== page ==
New energy efficiency rules adopted to promote smart and sustainable buildings in Europe

Today, buildings represent around 36% of all CO2 emissions in Europe. To help decarbonising this sector, the Council of the European Union adopted new energy efficiency rules for buildings on 14 May, in view of meeting nearly zero energy standards by 2050 and reduce European greenhouse gas emissions by 80-95% compared to 1990.

Promoting cost-efficient and smart renovation

Through this revised Energy Performance of Buildings’ Directive, member states are urged to develop long-term renovation strategies to achieve the European objectives in terms of CO2 emissions reductions and energy savings, promoting cost-effective renovation works through public and private financing. Moreover, the directive introduces a smartness indicator for buildings to measure their capacity to use new technologies and electronic systems to optimise their operation and interact with the grid. This new indicator will help assessing the readiness of buildings to host energy storage systems, integrate charging points for electric vehicles or participate in demand response programmes, in order to empower tenants over their energy bills through the provision of accurate information on real-time energy consumption.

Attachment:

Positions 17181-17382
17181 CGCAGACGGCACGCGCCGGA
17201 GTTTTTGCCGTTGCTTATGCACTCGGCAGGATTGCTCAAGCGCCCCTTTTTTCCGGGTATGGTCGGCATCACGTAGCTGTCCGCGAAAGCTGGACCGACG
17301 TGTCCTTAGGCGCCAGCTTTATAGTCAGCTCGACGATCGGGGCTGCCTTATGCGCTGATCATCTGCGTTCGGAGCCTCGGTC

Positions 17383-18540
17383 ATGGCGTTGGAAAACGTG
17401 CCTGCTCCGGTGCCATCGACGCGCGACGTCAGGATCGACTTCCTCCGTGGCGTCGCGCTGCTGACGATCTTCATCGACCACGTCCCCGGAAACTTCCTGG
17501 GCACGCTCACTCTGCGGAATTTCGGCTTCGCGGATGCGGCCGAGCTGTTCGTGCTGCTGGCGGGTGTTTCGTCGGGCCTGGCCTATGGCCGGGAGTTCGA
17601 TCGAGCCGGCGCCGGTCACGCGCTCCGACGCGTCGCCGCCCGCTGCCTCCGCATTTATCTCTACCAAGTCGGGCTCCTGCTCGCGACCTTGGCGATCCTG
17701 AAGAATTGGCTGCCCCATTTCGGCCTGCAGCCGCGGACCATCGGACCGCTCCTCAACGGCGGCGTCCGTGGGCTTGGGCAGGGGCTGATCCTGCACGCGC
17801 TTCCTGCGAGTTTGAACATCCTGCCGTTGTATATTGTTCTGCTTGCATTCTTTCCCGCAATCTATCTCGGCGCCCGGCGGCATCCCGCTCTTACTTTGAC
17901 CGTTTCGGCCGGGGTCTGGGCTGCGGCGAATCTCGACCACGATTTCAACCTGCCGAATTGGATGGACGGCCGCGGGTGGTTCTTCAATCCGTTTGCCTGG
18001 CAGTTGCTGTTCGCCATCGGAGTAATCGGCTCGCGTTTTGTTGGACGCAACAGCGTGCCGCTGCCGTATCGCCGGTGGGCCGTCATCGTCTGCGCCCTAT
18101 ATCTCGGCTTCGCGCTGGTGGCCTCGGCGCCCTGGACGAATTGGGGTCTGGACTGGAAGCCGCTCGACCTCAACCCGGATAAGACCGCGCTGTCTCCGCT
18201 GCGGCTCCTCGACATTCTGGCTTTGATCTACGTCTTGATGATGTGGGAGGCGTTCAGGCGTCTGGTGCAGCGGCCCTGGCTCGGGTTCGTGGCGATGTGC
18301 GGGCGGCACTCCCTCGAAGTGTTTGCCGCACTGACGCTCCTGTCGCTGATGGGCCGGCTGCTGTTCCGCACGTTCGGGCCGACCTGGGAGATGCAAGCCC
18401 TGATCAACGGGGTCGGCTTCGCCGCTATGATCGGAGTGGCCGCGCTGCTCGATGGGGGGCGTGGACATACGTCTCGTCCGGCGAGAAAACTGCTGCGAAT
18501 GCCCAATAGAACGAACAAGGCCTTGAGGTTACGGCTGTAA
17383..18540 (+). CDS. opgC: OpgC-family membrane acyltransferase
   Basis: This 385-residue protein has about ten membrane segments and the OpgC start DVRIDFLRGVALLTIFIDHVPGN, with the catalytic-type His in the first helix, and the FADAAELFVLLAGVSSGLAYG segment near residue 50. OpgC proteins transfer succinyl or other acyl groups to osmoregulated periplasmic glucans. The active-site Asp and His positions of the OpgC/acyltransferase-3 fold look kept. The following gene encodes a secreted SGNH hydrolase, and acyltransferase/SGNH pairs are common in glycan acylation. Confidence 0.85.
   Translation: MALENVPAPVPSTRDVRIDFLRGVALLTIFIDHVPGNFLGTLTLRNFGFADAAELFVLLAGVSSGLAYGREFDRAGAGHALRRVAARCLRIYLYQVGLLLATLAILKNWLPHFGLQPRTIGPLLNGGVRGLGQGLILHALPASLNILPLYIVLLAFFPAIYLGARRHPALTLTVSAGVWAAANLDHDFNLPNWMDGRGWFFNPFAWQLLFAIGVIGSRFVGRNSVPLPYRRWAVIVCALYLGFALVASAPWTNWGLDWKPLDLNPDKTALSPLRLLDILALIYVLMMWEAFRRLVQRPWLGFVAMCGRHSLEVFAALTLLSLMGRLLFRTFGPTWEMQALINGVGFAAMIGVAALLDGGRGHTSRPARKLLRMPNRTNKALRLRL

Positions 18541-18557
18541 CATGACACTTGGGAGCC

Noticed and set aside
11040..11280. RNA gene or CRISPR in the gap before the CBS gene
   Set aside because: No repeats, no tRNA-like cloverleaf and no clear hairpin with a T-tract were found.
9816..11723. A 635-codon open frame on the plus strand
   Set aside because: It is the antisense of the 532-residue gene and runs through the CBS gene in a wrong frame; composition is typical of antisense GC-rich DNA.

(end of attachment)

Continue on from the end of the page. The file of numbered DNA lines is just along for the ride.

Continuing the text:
Towards integrated and more efficient building systems

In addition, Member states will be required to plan for the introduction of charging points for electric vehicles in non-residential buildings with more than 20 parking spaces to promote smart mobility in European cities. Finally, rules for the inspections of heating and air conditioning systems will be updated and simplified, in view of better evaluating their efficiency along with potential energy savings.

“Enhancing the energy efficiency of buildings is one of the most-effective ways of improving the quality of life for all of us,” said Temenukzhka Petkova, Bulgaria’s energy minister, closing the meeting of the Council of the EU on 14 May.

Within the EU-GUGLE project, smart renovation strategies to improve the energy performance of buildings are already being implemented, with up to 88% of energy savings already achieved in renovated buildings. Together with the implementation of innovative Smart City cooperation projects such as EU-GUGLE, the new rules set up in the revised Energy Performance of Buildings Directive will foster the emergence of smart, energy-efficient and sustainable cities, boosting economic growth, investment and job creation in Europe.